The Whys and Hows of Flight Following

by Malcolm Dickinson, CFI

This article explains the advantages of using VFR flight following and gives examples of the radio communications involved.

Flight following advantages:

Flight following ("radar advisories" in official terminology) is useful because it does a few things:

Gives you someone to talk to in case anything goes wrong.  Someone who already knows exactly where you are, what type of airplane you are, and where you were headed. 

Gives you the equivalent of another set of eyes looking out for traffic.  Receiving advisories does NOT relieve you of your very great responsibility, as PIC, of maintaining a constant visual lookout for other traffic.  But it does help

If you are instrument rated and should encounter unexpected IMC, you're already talking to the person who you'd need to contact to request a "pop-up" clearance.

If you're a student pilot, or flying into an unfamiliar area, it gives you contact with someone who knows the area and can give you a little coaching if needed, e.g., "the airport is twelve o'clock, five miles."  I remember finding Poughkeepsie airport with the help of the controller on my third solo cross-country.

 Determine who to contact for flight following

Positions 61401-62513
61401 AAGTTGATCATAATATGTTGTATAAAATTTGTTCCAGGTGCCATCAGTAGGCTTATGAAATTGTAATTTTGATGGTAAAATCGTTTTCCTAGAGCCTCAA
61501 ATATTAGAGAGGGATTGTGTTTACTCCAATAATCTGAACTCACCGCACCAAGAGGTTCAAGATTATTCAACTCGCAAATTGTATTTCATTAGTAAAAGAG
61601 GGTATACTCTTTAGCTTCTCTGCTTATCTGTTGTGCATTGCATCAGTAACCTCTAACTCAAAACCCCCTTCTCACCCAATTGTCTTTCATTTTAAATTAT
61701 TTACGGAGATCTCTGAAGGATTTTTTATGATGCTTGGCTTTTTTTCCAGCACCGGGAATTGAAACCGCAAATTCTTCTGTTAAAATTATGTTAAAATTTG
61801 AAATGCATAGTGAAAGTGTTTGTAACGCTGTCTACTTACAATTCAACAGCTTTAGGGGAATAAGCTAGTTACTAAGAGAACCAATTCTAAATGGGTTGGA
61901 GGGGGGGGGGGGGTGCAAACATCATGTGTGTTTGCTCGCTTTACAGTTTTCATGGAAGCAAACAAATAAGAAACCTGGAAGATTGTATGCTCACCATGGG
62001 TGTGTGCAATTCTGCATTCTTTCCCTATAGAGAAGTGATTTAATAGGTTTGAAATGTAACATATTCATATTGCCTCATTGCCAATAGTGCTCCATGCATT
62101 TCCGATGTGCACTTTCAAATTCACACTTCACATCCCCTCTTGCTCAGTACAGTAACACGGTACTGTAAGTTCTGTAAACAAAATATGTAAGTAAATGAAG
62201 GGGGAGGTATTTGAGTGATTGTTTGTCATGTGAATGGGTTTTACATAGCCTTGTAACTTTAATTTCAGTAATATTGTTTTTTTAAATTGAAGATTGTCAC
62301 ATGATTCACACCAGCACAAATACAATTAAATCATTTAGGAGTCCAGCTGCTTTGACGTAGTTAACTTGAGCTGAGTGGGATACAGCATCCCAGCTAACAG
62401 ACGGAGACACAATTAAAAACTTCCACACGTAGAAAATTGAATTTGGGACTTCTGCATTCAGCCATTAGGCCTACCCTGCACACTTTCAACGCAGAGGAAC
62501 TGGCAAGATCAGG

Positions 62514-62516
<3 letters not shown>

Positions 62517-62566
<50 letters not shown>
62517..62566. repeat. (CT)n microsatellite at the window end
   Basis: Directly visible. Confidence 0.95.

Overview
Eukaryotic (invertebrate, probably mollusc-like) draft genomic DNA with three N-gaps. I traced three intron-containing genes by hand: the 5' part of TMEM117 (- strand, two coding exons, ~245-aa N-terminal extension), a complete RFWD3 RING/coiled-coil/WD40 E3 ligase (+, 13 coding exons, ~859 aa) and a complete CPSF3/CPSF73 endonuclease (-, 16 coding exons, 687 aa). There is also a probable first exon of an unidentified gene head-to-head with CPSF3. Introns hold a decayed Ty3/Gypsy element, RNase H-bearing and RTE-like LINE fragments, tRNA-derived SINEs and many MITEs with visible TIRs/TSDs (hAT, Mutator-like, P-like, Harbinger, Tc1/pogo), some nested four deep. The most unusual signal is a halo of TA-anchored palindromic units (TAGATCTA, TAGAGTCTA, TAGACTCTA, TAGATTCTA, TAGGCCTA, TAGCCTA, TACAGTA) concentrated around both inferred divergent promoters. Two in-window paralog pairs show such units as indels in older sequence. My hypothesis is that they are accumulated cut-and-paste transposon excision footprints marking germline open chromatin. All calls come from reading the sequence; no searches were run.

In the NY to Boston area, use this chart which shows all the TRACON ("Approach") and ARTCC ("Center") frequencies in the area. It also shows all ATCTs (towers) and AFSS (Flight Service, "Radio") frequencies as well.


- If you don't have it along, or if you're outside that area, then use the frequencies indicated on the Terminal Area Chart.

- If you're in a place not covered by a TAC (e.g., upstate NY) then check the A/FD entry for the nearest IAP-equipped airport to determine the frequency for Approach.

- If you're not near an approach-equipped airport, check the "Air Route Traffic Control Centers" section of the A/FD for the nearest ARTCC ("Center") frequency.

- Finally, if that doesn't work or you don't have an A/FD along, call the nearest FSS (flight service /"Radio") using a VOR.  Give them your location (and a PIREP while you're at it) and ask for the frequency for flight following.  They will give you their best guess and if the frequency isn't right, the controller who answers will be able to provide the correct one.


Listen for a moment, to see how busy the controller is and to wait for a clear space.  Nothing annoys them more than someone who steps on another transmission

Addressing the controller by their correct title seems to help.  "Boston Center", "New York Approach", "Bradley Approach", etc.

Give your type, full tail number, and location, e.g., "Grumman 123RC, one two miles northeast of Madison VOR."  In the same transmission, give your location in round numbers and in reference to a sizeable airport or a VOR.


two zero miles southwest of Binghamton

one five miles north of Massena VOR

ten east of Bridgeport

five north of the Tappan Zee Bridge

over Danbury

But not:

"one two point three miles on the two five niner radial of Madison VOR" (too specific)

and not: "two south of Candlelight Farms" (too small an airport)


   - Grumman 12345, Cherokee 12345, Comanche 12345, Cessna 12345

 but not: "Arrow," "Warrior," "Cherokee 180," "Tiger," etc.

A few minor points about the call-up: